FEMA Grants More Than $2.5 Million To Kentucky To Update Flood Maps And Flood Risk Data

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Release date: 
July 24, 2012
Release Number: 

ATLANTA – The Federal Emergency Management Agency (FEMA) announced that a grant of more than $2.5 million will be awarded to the Kentucky Division of Water in support of its floodplain mapping program.

FEMA will provide $2,521,438 in federal funds toward projects to improve existing flood insurance rate maps and flood risk data, which will strengthen local communities’ ability to understand and communicate their flood risk and make informed decisions about flood risk reduction.

The Kentucky Division of Water will develop and support production of flood maps and a flood insurance study report for the Lower Kentucky Watershed, including Anderson, Boone, Bourbon, Boyle, Carroll, Casey, Estill, Fayette, Franklin, Gallatin, Garrard, Grant, Harrison, Henry, Jessamine, Kenton, Lincoln, Madison, Mercer, Owen, Rockcastle, Scott, Shelby, Trimble and Woodford counties.  In addition, flood risk data will be developed for portions of the Licking River Watershed, including Bath, Boone, Bracken, Campbell, Elliott, Fleming, Grant, Harrison, Kenton, Lewis, Mason, Menifee, Montgomery, Morgan, Nicholas, Pendleton, Robertson, Rowan and Wolfe counties.  This funding will also help the following communities identify areas at risk for flooding and solutions for reducing that risk: the Lower Cumberland watershed, including Caldwell, Christian, Crittenden, Livingston, Lyon, Todd and Trigg counties.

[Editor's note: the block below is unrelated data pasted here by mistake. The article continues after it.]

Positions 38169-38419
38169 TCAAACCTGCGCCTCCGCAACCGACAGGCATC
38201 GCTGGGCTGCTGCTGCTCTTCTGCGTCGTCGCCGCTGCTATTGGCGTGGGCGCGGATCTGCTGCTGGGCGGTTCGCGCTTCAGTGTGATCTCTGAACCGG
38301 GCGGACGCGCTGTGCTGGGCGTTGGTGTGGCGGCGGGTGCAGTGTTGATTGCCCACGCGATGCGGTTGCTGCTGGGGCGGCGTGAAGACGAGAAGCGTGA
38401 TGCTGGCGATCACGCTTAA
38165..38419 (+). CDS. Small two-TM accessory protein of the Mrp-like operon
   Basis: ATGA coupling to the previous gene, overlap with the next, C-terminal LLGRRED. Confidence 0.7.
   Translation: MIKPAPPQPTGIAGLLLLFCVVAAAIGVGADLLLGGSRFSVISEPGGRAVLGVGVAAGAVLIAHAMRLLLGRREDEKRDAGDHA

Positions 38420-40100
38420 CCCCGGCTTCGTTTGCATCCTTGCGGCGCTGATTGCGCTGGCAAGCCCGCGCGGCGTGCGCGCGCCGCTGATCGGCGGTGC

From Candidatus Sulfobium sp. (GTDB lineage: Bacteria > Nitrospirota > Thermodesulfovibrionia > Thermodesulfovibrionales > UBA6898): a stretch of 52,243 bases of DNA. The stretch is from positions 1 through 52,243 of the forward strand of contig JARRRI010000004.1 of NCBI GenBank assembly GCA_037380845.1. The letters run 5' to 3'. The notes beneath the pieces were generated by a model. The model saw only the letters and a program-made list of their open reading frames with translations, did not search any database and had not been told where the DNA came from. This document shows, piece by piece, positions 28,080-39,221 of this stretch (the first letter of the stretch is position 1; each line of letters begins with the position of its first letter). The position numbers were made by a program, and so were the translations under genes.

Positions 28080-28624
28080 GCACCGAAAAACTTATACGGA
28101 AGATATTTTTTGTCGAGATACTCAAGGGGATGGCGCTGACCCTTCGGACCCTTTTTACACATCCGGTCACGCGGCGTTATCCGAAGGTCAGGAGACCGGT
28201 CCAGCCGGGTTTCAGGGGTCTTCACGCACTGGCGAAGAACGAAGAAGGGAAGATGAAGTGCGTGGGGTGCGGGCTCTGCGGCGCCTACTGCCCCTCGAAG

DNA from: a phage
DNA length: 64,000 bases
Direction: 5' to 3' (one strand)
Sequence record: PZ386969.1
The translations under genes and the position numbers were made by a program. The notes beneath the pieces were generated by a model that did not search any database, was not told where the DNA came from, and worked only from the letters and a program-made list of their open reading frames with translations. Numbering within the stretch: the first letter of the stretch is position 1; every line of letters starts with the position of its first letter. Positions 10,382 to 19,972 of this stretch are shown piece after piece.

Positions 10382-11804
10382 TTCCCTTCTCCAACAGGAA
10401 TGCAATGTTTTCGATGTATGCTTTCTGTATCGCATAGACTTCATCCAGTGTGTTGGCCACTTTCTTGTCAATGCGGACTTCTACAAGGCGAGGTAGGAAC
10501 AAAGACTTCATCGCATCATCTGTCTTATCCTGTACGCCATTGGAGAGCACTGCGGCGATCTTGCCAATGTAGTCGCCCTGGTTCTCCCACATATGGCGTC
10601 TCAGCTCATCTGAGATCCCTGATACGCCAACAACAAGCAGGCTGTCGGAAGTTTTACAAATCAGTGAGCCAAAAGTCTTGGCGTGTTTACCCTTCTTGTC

Flood maps and flood risk data are being updated for communities across the country with the ultimate goal of protecting property owners and the community from the risks associated with flooding. This is a collaborative process, during which FEMA works closely with states and local communities to incorporate the latest and most accurate information into flood risk products.

Flood risks can change over time due to factors such as construction and development, environmental changes, floodplain widening or shifting, and other natural or manmade changes—which is why it’s important that flood maps and flood risk data are updated periodically to reflect these changes. Additionally, the information developed for these projects will be more precise because the latest science available is applied in gathering flood risk data and creating flood maps.

Updated flood maps and flood risk data will ultimately assist local area governments in planning for future development and rebuilding efforts.

FEMA’s mission is to support our citizens and first responders to ensure that as a nation we work together to build, sustain, and improve our capability to prepare for, protect against, respond to, recover from, and mitigate all hazards.


Last Updated: 
July 25, 2012 - 11:11
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